After months of delay, road pavers are finally laying asphalt at the entrance to the Magnolia Green subdivision off Hull Street Road in western Chesterfield County. The 1,800-acre project promised to extend the good life of large homes, golf and hiking trails to the far edges of Richmond's suburbia, but the financial crash of 2007 and 2008 brought it to a screeching halt along with many other similar developments.
The tank trucks and paving equipment, however, show that perhaps the Richmond area is finally seeing the bottom of a market fall after months of foreclosures, anemic home sales, falling prices and shrinking property tax assessments.
Few in the real estate business are willing to say that a turn is at hand, but the spirit seems brighter. “We had relative price stability in last year's fourth quarter and that's a very good sign, given the amount of inventory we have on hand waiting to be sold,” says Laura Lafayette, chief executive of the Richmond Association of Realtors.
Builders say that more families are showing up in their offices to explore construction options and prices. Christine Chmura, president of Chmura Economics & Analytics, says that housing permits, a way of tracking the markets, showed an upturn by 2 percent last year after declines of 31.6 percent in 2009, 32.8 percent in 2008 and 23 percent in 2007. “Our forecasts are for growth in permits housing of 2.6 percent this year and 5.6 percent in 2012,” she says.
Pushing them along is a fear that mortgage rates are showing signs of increasing, Lafayette says, and that potential buyers may start seriously considering making a move before rates explode rather than waiting for housing prices to drop even more.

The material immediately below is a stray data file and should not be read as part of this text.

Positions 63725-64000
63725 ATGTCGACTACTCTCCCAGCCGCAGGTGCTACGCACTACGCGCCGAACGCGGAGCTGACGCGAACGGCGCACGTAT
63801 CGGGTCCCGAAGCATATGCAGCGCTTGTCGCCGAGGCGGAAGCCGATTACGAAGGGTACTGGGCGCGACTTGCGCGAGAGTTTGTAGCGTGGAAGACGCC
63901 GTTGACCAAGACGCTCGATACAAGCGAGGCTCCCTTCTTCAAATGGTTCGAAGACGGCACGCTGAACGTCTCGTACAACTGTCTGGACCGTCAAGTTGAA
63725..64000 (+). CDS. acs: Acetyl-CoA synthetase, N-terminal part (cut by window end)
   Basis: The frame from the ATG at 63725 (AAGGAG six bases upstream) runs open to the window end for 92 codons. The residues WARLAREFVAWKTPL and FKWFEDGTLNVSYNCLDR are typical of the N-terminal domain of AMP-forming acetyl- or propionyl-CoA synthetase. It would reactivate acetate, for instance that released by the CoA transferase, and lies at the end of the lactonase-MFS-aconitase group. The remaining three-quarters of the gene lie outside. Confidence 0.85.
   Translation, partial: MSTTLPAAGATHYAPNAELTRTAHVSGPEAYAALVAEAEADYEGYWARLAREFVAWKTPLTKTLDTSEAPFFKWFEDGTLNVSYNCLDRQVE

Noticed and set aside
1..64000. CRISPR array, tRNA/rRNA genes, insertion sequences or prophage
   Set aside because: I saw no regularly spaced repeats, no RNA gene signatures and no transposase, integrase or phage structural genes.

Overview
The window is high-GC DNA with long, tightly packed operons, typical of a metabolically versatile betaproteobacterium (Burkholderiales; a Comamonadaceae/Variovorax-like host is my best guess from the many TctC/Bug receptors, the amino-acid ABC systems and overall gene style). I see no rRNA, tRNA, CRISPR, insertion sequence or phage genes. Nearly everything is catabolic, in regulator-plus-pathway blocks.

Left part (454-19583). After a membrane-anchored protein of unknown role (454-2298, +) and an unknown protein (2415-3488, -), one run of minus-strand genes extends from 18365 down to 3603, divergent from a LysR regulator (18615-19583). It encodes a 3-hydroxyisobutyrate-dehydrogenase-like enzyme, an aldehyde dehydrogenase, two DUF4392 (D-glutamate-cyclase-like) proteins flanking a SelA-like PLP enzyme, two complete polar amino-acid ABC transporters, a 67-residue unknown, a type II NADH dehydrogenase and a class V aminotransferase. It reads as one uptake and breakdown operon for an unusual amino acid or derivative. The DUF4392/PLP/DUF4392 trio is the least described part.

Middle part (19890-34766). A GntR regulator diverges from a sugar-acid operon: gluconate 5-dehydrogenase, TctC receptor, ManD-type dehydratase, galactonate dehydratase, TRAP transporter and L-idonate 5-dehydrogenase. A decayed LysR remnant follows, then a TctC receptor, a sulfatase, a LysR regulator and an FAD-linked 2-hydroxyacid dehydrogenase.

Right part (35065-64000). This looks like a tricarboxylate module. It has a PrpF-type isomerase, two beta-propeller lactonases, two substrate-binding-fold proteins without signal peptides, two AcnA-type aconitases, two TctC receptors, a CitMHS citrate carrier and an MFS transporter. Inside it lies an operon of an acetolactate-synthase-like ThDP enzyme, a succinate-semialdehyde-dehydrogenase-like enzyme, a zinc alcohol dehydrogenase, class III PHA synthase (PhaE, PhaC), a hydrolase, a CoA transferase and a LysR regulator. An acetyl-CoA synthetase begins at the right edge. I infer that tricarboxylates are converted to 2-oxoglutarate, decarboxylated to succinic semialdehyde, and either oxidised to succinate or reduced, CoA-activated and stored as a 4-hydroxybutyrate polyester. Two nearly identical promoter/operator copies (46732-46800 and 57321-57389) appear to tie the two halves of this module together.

A sweet spot showed up in the market last year — namely in houses selling for between $150,000 and $300,000. “We're selling in the $200,000 to $300,000 range; so long as it's under $300,000,” says Cheryl Hartje, a sales agent for HHHunt Homes at Magnolia Green. House sales are running at about four a month, she says. That's far fewer and at much lower prices than was envisioned a few years ago, but it seems like progress.
The Richmond market has a long way to go, however. Housing-market data shows that there are about 3,000 homes on the market and about 1,100 homes in foreclosure — not a ratio that makes a true turnaround seem imminent. Chmura says that the large number of foreclosures is a brake on the market that won't let up probably until 2012 or 2013.
Plus, the area isn't out of the bankruptcy woods yet. Roseland Village LLC filed for bankruptcy last month after losing its financing from banks. The entity had planned to build parts of the Roseland project, a 1,300-acre mixed use development in western Chesterfield near state Route 288. Magnolia Green went through a similar problem when it went into foreclosure before reorganizing itself and lowering its sights to cheaper homes last year.
While the market twists and turns, prospective home buyers are facing a series of contradictions. Although mortgage rates are low, borrowers are put through a grinder applying for loans as wary lenders fear federal regulations, Lafayette says. Another problem, reports The Wall Street Journal, is that banks in many housing markets in the country now require 20 percent, instead of the usual 10 percent, in cash down payments for new mortgages.
Another unexplained phenomenon, Lafayette says, is why sales data shows that the average price of a house sold dropped to $211,218 in January compared with about $236,000 in December, following several months of price strengthening.
Nevertheless, buying interest seems to be rising. “We're seeing a shift,” says Kevin McNulty, president of Lifestyle Builders and Developers in Midlothian. “More people are looking and there are more appointments at our design studios.” He says he hasn't heard that local banks are requiring bigger down payments.
The lingering bad market, however, made itself known again as homeowners throughout the area opened their mail to find that their property tax assessments had declined once again. Assessments overall have dropped 11 percent in the past three years, Lafayette says.
It isn't all that big a negative, she adds: “People forget that five years ago when their assessments went way up, they may have had more equity in the home but they also had to pay more in taxes.”
In the meantime, sellers, real estate agents and builders are crossing their fingers and waiting for the bottom to finally emerge. S